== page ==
That comes with experience, reading the crowd, environment, and atmosphere. It comes from constantly watching the crowd. When I go into a room, I have to first set up my microphone. Second, check the volume of the people talking. For example, at a restaurant, I have to be careful not to overpower the people talking and to become a nuisance or abrasively interrupt their conversations. On the other hand, at a club, people are looking for higher energy. Then, there is reading the different age groups, making it easier to decide what type of songs I should be singing or what the band will be playing. Lower keys and warmer tones are also better for restaurants, whereas it would be the opposite for a club setting.
It’s less about me and more about providing a kind of therapy. Some people who come to these venues are working five to six days a week and want to come to these venues to let go of their worries. And if they see me performing there, my number one goal is to help them relax on that one evening, so they’re able to escape their stress and tension. Music is therapy for me. If I can give that back to the audience it means the world to me.
Even at a wedding, picking the right music is critical; it sets the tone for the event. You have the usual love songs but some people will throw in songs that are completely different than something that is romantic. And I would question why because every word I sing should fit the occasion. On the topic of weddings, you’ve had a blast at Indian weddings it seems. Not to mention, performing at the latest Masala Wedding Fair this past June.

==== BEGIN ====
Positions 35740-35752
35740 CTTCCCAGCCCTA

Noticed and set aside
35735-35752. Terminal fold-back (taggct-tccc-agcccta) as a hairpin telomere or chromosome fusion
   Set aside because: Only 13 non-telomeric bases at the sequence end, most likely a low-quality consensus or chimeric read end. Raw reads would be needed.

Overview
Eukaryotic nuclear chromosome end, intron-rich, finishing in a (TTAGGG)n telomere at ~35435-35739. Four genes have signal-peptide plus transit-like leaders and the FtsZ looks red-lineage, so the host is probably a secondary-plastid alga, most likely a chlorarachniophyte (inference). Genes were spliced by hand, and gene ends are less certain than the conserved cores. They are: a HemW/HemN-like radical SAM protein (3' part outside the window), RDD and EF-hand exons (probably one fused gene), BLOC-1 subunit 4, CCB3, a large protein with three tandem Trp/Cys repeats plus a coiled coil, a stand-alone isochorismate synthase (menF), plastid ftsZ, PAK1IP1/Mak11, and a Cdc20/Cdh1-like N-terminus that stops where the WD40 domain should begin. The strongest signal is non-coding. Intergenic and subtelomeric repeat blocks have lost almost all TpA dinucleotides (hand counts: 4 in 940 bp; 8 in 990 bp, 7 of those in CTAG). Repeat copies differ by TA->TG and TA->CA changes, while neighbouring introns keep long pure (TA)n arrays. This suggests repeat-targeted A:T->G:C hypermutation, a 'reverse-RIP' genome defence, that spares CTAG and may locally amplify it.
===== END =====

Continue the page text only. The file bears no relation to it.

It has been absolutely amazing working with the Thai-Indian community. When I was first approached to perform in community events, I was pleasantly surprised I had what they were looking for when it came to their wedding festivities. Almost straight away, we gelled really easily. I also have this huge repertoire of older music that many Thai bands just don’t play. You combine that with what the Thai-Indian community grew up listening to, I think it worked out perfectly; their familiarity with the music made it easier for me to deliver what they wanted. They saw that I would be the right fit for what they were looking for.
I’ve worked with several wedding planners, event organisers, and other personnel in the industry and they have all treated me with the highest of respect. They have been amazingly patient with me as well because I’m a perfectionist, so I ask a lot of questions before an event. The sound needs to be spot-on; my musicians need to be well-briefed ahead of time, and I need to make sure rehearsals are done on time. A wedding is a lifetime event. There is no room for error. Imagine messing up the first song, or even worse, ruining the newlyweds’ first dance. It’s high pressure, so I don’t take the risk of not being a perfectionist.
How do you want to leave the audience feeling after your performances?
Create a vibe, set the tone, and leave a calming or fun impact on the audience before they take their leave. The food may be good and the company may be amazing, but the music can make or break a night too. My goal is to catch people with the first note of the first song that I sing, and I hope it’s a fulfilling experience by the time
I’ve sung my last note.